The American Hot Cast Porcelain Co.

[Trade Journal]

Publication: The Architectural Review and American Builders' Journal

Philadelphia, PA, United States
vol. 1, p. 445-449, col. 1-2


THE GAZETTE.


HOT-CAST PORCELAIN.

 

HOT-CAST Porcelain is so new an article comparatively, that, doubtless, our readers will be pleased with a short description of it and its uses.

In chemical composition and general nature it is nearly midway between china, or porcelain proper, and glass; and its uses are very diversified, including artistic figures, vases, brackets, bell-shades, conical lamp-shades, stamped artistic shades, cups, tumblers, goblets, beakers, egg-cups, with eggs (for practical jokes) to match, napkin rings, match-boxes, perfume-bottles, very large evaporating-dishes for photographers, paint-cups and tiles for water-colors, flooring tiles, ashlar for bases, instead of brown-stone or marble, paperweights, lamp-stands, door-knobs and escutcheons, plates for photographic pictures, table-tops and mantel-pieces, columns, cornices, wash-stands, door and window-frames, slabs and gravestones, monuments, obscuring window panes (instead of ground glass) —which have the merit of being smooth on both sides, and therefore of not harboring the dust—balustrades and handrailings, lintels, window-sills, and, in fact, things innumerable.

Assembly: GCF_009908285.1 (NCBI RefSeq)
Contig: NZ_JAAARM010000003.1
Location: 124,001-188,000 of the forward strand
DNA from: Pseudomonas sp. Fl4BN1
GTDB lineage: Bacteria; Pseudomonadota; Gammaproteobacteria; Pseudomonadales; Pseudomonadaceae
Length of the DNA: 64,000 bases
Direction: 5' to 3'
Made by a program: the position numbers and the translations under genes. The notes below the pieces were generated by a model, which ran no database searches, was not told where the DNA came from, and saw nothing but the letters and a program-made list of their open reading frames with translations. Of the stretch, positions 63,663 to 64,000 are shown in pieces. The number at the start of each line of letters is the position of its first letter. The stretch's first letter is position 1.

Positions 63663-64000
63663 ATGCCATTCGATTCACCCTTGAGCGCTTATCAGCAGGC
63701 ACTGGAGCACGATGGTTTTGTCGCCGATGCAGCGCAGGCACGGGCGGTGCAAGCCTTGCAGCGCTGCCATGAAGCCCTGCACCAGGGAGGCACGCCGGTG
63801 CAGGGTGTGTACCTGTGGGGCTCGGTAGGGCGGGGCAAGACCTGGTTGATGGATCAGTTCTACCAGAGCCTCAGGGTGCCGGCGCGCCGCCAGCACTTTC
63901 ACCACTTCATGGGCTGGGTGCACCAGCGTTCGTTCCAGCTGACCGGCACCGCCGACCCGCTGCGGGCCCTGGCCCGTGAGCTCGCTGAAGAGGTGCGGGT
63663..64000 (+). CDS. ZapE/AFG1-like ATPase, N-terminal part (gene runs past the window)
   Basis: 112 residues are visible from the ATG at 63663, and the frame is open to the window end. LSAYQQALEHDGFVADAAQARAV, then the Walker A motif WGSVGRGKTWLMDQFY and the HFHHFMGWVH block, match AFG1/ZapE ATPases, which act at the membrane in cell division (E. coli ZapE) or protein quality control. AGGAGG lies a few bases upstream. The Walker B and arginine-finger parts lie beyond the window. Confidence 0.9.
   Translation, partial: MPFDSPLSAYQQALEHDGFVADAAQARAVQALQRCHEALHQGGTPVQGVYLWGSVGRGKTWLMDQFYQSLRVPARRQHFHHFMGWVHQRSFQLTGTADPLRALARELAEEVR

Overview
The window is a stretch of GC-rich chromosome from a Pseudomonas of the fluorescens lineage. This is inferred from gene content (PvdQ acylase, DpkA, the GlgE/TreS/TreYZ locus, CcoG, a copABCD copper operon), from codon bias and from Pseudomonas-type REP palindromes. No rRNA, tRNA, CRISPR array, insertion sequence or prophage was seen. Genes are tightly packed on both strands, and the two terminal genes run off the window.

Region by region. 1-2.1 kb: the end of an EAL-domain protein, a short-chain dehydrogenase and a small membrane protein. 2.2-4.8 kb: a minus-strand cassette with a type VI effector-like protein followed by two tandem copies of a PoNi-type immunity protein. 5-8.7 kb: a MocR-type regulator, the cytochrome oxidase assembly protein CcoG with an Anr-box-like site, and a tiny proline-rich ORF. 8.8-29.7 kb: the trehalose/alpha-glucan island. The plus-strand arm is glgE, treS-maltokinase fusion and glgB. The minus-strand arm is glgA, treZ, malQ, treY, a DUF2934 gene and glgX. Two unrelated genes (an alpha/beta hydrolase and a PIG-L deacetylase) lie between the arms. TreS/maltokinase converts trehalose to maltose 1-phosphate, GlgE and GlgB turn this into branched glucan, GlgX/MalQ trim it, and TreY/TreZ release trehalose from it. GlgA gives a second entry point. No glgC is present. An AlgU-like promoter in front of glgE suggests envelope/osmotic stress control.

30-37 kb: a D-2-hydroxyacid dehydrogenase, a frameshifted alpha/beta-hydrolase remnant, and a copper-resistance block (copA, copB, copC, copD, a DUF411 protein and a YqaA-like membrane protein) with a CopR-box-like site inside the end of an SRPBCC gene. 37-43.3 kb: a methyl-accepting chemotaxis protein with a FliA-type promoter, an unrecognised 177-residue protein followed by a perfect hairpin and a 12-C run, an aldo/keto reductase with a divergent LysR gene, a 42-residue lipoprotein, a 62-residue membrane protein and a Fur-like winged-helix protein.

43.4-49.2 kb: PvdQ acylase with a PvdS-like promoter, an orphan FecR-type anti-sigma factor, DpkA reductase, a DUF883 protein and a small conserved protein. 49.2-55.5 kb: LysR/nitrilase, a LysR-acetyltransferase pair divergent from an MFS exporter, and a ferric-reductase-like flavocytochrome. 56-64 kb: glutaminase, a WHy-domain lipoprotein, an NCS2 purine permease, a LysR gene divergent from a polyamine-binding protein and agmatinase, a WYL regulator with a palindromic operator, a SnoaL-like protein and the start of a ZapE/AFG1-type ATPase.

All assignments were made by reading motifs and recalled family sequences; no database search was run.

Hot-Cast Porcelain cools with a handsome semi-vitreous surface lustre; but when the natural surface is ground off, the body of the material takes a fine polish and its lustre is even improved. The inner surface of the material, as well as the outer glaze of cooling, is impervious to acids, thus specially adapt ing it for the many utensils required in chemical laboratories.

Most of the demand on the company is for perfectly white ware, but the substance is capable of receiving the most varied colors without material alteration of its varied good qualities. A beautiful opalescent iridescence is sometimes observed on it, from the commingling of fancy colors. In plain tints, tones and hues, we noticed cream, siskin, drab, olive, blue, purple, brown, gray, green; and in fancy markings, striped, variegated, mottled and marbled. We were informed by the attentive assistant, that, the "pot-bottoms," or glass remaining—after being nearly drained in the course of manufacturing, and allowed to cool—often exhibits magnificent color effects, in changeable flushes, waves, &c, which he could only liken to the aurora borealis, as nothing else in nature seemed to vie with this sedimentary glass.

It is claimed that "this new and remarkable ware combines the beauty of French china with the strength of the strongest marble. It is capable of being formed into any shape into which glass can be blown, pressed, moulded or drawn. The materials which are employed in its manufacture are inexpensive, and are as easily worked, as those from which ordinary glass is made. Its durability, and resistance to heat, cold, acids, and other destructive agencies, have been thoroughly tested, and with the most satisfactory results."